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An eye-opening experience: one Airmen’s journey comes full circle

By Ashley Palacios, 502nd Air Base Wing Public Affairs | May 19, 2017


Second Lieutenant Rodrigo Vener, 359th Aerospace Medicine Squadron Aerospace and Operational Physiology Training Unit physiologist, always knew he wanted to join the military. In high school he joined a Marines Junior Reserve Officer Training Corps program, and when he graduated he signed up to be a Navy linguist.  


But Vener’s dad was growing worried about his son who was getting himself into trouble.


“At this point in my life, I wasn’t hanging out with the right people,” Vener said. “It was June and I wasn’t scheduled to leave with the Navy until October.”


Vener’s dad issued an ultimatum that would forever change his son’s life.


“He told me I had better make some changes in my life or I was going to end up in jail or dead like a lot of people I knew at the time,” said Vener. “He told me to go talk to the Air Force and see if they could take me sooner.”


A few days later, Vener found himself on a bus headed from his home in Houston to Lackland Air Force Base for Basic Military Training. When he arrived, he was allowed a 20 second phone call to his family. Vener received some shocking news on that phone call.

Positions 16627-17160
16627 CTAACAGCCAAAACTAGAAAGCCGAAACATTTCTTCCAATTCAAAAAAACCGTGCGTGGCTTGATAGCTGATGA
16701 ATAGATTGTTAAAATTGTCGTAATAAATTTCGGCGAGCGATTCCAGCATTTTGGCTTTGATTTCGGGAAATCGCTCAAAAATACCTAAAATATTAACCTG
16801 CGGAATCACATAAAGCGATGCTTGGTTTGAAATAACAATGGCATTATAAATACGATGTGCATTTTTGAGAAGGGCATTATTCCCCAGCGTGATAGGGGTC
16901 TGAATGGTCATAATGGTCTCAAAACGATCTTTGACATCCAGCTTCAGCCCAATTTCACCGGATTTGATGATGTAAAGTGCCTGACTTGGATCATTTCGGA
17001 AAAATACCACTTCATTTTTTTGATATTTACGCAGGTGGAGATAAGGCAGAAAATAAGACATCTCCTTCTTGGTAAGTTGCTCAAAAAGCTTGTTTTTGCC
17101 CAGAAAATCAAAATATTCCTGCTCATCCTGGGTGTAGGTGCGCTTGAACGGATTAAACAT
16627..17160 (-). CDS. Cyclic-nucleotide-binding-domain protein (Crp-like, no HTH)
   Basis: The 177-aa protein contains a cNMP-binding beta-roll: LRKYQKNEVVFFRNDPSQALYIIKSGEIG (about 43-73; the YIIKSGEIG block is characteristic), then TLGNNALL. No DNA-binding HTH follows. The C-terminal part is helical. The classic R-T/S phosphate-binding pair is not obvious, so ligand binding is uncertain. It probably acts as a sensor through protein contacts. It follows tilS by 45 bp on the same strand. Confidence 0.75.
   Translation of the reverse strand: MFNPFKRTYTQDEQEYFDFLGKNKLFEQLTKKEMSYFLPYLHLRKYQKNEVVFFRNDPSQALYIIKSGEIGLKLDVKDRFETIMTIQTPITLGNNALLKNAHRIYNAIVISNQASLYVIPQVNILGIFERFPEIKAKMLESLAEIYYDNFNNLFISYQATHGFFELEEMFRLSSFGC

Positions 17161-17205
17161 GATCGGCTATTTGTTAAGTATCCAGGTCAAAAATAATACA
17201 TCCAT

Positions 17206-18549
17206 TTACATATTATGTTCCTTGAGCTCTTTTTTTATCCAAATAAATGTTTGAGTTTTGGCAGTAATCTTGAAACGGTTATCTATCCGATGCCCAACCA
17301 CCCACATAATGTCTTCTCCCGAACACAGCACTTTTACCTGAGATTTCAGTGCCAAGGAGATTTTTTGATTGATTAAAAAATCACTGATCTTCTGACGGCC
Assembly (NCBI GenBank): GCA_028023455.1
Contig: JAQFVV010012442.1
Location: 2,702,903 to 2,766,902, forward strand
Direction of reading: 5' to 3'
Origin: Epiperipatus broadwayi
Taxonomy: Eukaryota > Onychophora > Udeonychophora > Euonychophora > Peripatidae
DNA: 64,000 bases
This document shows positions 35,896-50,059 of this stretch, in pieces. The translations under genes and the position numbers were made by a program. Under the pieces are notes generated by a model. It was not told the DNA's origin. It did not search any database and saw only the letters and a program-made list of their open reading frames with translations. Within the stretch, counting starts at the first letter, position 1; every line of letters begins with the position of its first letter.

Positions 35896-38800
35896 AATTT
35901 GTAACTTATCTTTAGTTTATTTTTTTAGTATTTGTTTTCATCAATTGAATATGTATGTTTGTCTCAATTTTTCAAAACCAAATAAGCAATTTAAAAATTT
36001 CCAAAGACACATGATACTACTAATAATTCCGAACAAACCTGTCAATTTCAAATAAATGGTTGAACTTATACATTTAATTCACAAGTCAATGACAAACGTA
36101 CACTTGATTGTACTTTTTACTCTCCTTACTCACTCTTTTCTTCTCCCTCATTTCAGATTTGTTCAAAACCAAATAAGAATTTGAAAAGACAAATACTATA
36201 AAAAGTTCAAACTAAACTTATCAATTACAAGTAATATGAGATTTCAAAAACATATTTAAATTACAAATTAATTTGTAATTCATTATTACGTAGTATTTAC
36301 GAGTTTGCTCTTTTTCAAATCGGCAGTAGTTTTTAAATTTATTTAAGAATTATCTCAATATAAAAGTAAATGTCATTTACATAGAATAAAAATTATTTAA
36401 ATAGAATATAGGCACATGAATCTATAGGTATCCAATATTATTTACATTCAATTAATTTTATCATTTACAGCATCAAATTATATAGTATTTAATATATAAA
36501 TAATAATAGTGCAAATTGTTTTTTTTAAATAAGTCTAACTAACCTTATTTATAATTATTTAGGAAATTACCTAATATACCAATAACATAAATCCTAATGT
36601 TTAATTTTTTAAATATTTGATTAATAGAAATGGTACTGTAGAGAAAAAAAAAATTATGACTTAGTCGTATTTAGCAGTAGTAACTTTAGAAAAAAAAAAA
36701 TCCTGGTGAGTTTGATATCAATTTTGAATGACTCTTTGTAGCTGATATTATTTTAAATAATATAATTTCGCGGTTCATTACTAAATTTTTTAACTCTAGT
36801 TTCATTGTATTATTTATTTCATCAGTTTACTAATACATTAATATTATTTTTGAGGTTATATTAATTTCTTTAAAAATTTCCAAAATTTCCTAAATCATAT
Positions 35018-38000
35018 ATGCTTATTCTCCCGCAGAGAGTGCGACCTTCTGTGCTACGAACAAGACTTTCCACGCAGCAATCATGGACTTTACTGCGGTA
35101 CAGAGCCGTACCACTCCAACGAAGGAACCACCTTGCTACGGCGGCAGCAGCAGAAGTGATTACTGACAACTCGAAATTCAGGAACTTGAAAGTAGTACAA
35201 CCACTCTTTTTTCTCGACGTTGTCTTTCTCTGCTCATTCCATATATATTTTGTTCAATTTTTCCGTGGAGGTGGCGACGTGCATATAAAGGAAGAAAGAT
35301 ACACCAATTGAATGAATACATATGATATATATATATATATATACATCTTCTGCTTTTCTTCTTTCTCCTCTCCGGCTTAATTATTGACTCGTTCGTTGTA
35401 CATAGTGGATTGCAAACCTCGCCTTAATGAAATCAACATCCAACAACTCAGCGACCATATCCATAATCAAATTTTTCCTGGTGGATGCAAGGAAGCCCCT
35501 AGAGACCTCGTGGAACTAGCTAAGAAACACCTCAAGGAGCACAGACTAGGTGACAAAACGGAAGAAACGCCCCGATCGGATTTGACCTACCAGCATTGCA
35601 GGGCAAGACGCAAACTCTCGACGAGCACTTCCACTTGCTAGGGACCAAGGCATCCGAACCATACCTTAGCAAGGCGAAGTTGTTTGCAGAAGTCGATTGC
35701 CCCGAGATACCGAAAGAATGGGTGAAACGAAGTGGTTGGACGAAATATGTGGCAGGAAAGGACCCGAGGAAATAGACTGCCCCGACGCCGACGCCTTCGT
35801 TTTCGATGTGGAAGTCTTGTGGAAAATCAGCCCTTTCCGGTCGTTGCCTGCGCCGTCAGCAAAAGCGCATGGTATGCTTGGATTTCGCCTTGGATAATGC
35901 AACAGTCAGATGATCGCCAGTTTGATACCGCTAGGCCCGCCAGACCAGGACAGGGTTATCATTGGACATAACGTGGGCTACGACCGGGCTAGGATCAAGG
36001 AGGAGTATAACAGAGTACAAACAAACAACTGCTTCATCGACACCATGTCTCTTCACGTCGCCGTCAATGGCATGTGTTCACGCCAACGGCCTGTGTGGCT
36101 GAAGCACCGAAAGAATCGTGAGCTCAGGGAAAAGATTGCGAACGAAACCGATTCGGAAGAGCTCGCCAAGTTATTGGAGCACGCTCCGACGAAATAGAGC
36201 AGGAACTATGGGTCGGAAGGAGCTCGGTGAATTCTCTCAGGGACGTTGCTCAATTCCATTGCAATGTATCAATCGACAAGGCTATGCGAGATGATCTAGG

Thinking he would never get into college, Vener only applied to one school. During their short time on the phone, Vener’s dad told him he had been accepted into college with a full scholarship but had thrown the letter away since Vener was now at BMT and couldn’t accept the scholarship.


“I never regretted my choice to join the Air Force or even the fact that I wasn’t able to take that full scholarship because it probably would have given me more opportunity to fall back into my old lifestyle,” Vener said.


After BMT, Vener went to the now closed Brooks Air Force Base for the Aerospace Physiology Apprentice Course where he learned an important lesson about his new job as an aerospace technician.


“When I showed up, I had two gold teeth from my old days and the chief saw my gold teeth from down the hallway and called me over,” Vener said.


The chief proceeded to explain what Vener’s new job was all about.


“He told me, ‘You’re going to be a platform instructor. You’re going to be in front of all sorts of distinguished visitors like senators, congressmen and dignitaries. We can’t have you standing in front of these people representing Aerospace Physiology with all that gold in your mouth.’”


After this conversation, Vener found himself on his way to the dental clinic where they promptly removed his gold teeth.


“They used a chisel and a hammer and took them out,” Vener said. “It was a real eye-opener about what this career field is and does, and I was going to do whatever it took to graduate. I wasn’t going back home and I wasn’t going to leave without a certificate. The only place I could go was up, so if this is what it took, then I was going to do it.”


Vener spent seven years in Aerospace Physiology before he heard about Tactical Air Control Party Specialists while deployed to Balad, Iraq in 2004.  


After asking an Airman with an M-9 what his job was, Vener learned TACPs deployed with the Army and called in airstrikes.


“I still didn’t fully understand what that meant, but I knew that Airman was different,” Vener said. “Suddenly, I was noticing TACPs everywhere on that deployment, which planted the seeds in my mind about the career field.”